Welcome to our board! Log In Create A New Profile
Use mobile view

Advanced

Bones of Saint-Sang (JaOctGoHoNo)

October 31, 2022 11:09AM
Blurb: Mr. and Mrs. Willoughby go sightseeing in France, with disastrous results. A JaOctGoHoNo challenge. 2022 prompt is Betton Woods.

The Bones of Saint-Sang


By NocturnalNefarious Spook

"That which walks in Betton Wood
Knows why it walks or why it cries."
M. R. James, A Neighbour's Landmark


John Willoughby did not like his wife. Some men lived their lives in ignorant bliss and died happy men without ever thinking such a thought but poor Willoughby was convinced of it before his first wedding anniversary.

The fault for this was possibly as much his own as it was hers but still it chafed!

She had known of his dalliances and seductions from when he was a bachelor and yet she never wavered in her commitment to their engagement. He had interpreted that as a willingness to allow him to keep his old, familiar habits but apparently she had expected him to leave his inclinations behind and settle into drab matrimony. And she was not above tasking the servants to keep watch over him or interrogating his friends to see if his alibi was truthful in her attempts to keep him faithful.

If only he had chosen better! But alas, there was no second chances now. And the news of Brandon's engagement was a galling reminder of past happiness. His present disappointment in Marianne Dashwood -- that such a bright, young, passionate girl would throw herself away on that dull and sanctimonious old fool -- could only explain how Mrs. Willoughby had coerced him into taking her to Paris. He thought it would be a relief to get out of London for a bit, until the colonel's engagement had been replaced by a fresh piece of gossip.

After enduring a choppy passage, however, he was beginning to rethink it. His wife felt sickly as soon as they boarded the ship; she constantly called out for his companionship. He, who had neither the skill nor the inclination, was called upon to act as nursemaid throughout the sailing. And when they finally reached the French shore and he hoped to place her in a hotel room for the rest of the day while he finally had some peace, her condition had remarkably improved and she wouldn't leave him alone.

So they sat side-by-side in sullen silence in the inn's common room, a cautionary tale to anyone who might see them. Willoughby was unhappy and wished with all his heart that his life was different.

A serving girl approached them with a welcoming smile on her face. She greeted them in French and English and, upon listening to their replies, kept to her native tongue. After collecting their order, she gave John a wink and walked away.

The maid was just as flirtatious when she brought out the ale, and again when she delivered the tea, and once more when she set a plate of biscuits and cold sandwiches on the table. By now, Mrs. Willoughby had noticed the girl's attention and was beginning to sour to it. She snapped at the maid in irritation and set her away.

"The nerve of that French girl," she fumed quietly at the girl's retreating back.

"She is just trying to make sure we are well cared for," John chided her. "It means more money for her in the end, nothing more," but his wife scowled her distrust to the whole room.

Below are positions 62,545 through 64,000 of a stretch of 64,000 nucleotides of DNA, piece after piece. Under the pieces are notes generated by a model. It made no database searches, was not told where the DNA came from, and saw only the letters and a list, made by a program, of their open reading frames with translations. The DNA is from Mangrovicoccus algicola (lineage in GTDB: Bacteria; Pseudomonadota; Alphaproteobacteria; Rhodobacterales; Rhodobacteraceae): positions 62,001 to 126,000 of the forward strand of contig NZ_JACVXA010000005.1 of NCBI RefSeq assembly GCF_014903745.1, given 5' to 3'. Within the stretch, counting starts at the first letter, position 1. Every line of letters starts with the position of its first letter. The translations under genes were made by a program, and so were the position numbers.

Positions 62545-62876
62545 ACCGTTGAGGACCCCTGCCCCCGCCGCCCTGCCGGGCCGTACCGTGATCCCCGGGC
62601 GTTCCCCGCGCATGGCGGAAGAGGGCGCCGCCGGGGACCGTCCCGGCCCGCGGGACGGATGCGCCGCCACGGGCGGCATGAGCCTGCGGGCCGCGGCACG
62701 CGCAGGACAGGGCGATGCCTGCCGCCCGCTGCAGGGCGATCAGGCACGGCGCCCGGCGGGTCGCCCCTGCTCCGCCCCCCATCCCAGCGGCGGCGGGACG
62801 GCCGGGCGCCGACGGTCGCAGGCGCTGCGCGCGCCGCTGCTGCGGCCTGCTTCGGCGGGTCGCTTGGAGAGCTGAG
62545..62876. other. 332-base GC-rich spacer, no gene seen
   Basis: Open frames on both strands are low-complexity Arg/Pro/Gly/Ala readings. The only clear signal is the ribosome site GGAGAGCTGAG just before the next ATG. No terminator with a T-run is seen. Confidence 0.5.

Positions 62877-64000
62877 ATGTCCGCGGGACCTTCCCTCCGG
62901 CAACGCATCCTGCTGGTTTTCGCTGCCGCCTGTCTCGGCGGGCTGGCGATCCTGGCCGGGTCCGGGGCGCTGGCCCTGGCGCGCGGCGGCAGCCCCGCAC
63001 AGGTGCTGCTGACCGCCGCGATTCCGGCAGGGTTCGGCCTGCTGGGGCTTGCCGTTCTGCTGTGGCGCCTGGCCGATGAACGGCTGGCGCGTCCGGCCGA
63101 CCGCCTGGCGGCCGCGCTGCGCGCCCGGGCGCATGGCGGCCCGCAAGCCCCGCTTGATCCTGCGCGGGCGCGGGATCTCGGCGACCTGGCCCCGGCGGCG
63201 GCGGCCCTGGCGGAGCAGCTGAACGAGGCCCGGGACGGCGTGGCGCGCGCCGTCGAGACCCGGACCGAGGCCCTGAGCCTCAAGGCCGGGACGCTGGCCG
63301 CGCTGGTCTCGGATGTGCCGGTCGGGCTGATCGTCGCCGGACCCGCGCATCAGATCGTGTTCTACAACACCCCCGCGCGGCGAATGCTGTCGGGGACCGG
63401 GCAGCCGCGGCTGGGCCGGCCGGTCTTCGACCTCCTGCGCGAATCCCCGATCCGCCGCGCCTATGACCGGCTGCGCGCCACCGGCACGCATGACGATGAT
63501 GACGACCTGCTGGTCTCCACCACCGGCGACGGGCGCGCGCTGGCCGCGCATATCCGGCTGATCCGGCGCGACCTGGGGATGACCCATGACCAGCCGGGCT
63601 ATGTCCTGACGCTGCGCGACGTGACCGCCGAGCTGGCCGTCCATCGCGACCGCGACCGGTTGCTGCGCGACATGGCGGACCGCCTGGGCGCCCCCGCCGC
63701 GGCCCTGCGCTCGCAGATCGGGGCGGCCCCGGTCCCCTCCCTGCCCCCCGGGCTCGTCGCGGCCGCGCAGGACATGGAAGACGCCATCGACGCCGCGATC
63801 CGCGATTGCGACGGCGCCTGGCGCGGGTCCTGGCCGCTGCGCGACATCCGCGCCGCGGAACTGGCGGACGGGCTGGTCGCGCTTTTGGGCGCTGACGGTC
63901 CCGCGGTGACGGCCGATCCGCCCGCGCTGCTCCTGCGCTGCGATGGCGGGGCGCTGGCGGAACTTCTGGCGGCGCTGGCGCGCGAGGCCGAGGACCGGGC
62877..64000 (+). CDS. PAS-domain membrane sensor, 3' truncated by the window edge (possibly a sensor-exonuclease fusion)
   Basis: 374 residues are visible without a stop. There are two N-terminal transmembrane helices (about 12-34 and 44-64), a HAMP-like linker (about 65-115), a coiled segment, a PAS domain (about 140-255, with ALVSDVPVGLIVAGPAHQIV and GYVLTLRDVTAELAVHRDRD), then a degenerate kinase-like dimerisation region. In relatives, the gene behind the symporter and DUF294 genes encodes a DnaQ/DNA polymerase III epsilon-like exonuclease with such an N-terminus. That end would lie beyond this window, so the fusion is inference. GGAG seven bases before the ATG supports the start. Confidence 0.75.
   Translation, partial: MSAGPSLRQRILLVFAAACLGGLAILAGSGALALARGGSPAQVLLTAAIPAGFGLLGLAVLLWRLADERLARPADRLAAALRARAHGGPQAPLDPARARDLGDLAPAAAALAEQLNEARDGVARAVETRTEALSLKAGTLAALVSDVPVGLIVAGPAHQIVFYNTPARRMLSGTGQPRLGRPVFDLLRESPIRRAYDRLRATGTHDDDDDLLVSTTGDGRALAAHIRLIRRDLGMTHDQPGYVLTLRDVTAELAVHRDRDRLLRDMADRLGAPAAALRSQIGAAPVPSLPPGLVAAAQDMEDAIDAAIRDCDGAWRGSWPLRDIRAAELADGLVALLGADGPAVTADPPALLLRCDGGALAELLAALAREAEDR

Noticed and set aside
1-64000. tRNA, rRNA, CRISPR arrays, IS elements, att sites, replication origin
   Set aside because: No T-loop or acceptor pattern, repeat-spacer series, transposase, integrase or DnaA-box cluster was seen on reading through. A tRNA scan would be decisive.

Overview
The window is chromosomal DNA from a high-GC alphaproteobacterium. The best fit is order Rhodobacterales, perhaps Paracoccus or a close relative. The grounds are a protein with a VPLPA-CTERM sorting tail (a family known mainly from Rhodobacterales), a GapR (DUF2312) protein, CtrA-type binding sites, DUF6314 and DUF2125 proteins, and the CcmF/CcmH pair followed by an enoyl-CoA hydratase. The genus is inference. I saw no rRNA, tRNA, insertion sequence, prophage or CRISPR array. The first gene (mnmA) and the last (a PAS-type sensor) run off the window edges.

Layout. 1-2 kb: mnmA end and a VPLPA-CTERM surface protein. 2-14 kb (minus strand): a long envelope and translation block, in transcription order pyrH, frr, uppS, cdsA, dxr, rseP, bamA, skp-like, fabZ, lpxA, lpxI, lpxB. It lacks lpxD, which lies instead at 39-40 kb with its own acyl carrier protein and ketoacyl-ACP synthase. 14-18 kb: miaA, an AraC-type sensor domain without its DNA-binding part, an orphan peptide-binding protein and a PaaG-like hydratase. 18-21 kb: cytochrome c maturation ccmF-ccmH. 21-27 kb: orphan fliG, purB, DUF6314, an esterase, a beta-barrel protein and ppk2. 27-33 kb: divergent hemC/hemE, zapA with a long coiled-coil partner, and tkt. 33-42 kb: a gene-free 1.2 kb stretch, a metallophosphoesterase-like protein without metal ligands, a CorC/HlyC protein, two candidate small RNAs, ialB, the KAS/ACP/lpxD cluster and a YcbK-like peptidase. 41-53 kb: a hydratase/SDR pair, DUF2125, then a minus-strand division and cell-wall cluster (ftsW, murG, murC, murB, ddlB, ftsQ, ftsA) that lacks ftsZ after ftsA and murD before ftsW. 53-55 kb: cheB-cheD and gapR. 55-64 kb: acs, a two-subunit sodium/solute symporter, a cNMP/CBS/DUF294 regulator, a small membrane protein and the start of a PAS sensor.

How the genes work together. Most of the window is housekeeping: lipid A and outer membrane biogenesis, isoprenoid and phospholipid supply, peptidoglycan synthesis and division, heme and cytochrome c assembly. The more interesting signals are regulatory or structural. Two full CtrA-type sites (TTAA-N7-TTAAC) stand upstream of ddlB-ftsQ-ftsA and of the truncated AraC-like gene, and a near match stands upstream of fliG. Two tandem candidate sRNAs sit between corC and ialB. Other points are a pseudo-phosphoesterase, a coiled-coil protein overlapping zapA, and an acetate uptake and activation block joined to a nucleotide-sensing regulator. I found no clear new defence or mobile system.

A man dressed austerely in black soon approached them as they pecked at the sandwiches and introduced himself as Père Roche, the town's pastor. He apologized for the interruption but pointed out that the southbound coach to Paris was currently boarding. If the couple were to be on it, they needed to move right away. On the other hand, if they planned to stay overnight in Barre, perhaps they would allow him to show them some of the local sites.

Having already expected that Mrs. Willoughby would need more time to recover, they had made no arrangements to leave today. It was barely midday and already John was sorely tired of his wife's constant presence, willing to throw himself into a stranger's company to avoid her. He thanked the priest for his kind offer and accepted it. "You will be fine here, my love. I am certain the staff will see to your needs," he said to his wife. Even if he tired of the stranger after the first hour, he decided that he wouldn't come back to the hotel until night had fallen and his wife was sound asleep.

"And why do not you expect me to come with you?" she asked, her pretty features marred by a frown. She had not trusted him in England and she saw no reason why France should be any different. She would keep an eye on him despite any discomfort. "Any illness I felt on the ship has dissipated. I am perfectly able to admire the area's treasures. And I am certain the fresh air will do me good."

Père Roche was too pleased by the addition for Willoughby to protest it. He settled for letting his expression sour in full view of his wife. If she was going to insist on coming, he would let her know how unwelcome she was.

"Let me get a carriage. I'll be back in a quarter hour. Will that be enough time for you?" the priest offered.

The less time that Willoughby spent alone with his wife, the better, so he agreed and sent the man away to make arrangements.

.o8o.

The carriage turned out to be a humble pony cart. It was completely fitting for a small town man of the cloth, too common for Mr. and Mrs. Willoughby normally.

Mrs. Willoughby balked at the sight of it. "Why do we need a ride? Cannot we just walk to whatever you want to show us?"

"Everything in Barre is an easy walk, Madame," Roche conceded, "but a few miles away is l'Église du Saint-Sang de Betton. The ville of Betton was abandoned but maintaining its old church is part of the responsibilities of the pastor of Barre. Saint-Sang was built over six hundred years ago and has far more historical significance than the church in Barre."

"My dear, if you'd rather stay at the inn while I accompany Père Roche --" Willoughby began, but he was too blatant in his attempt to separate from his wife.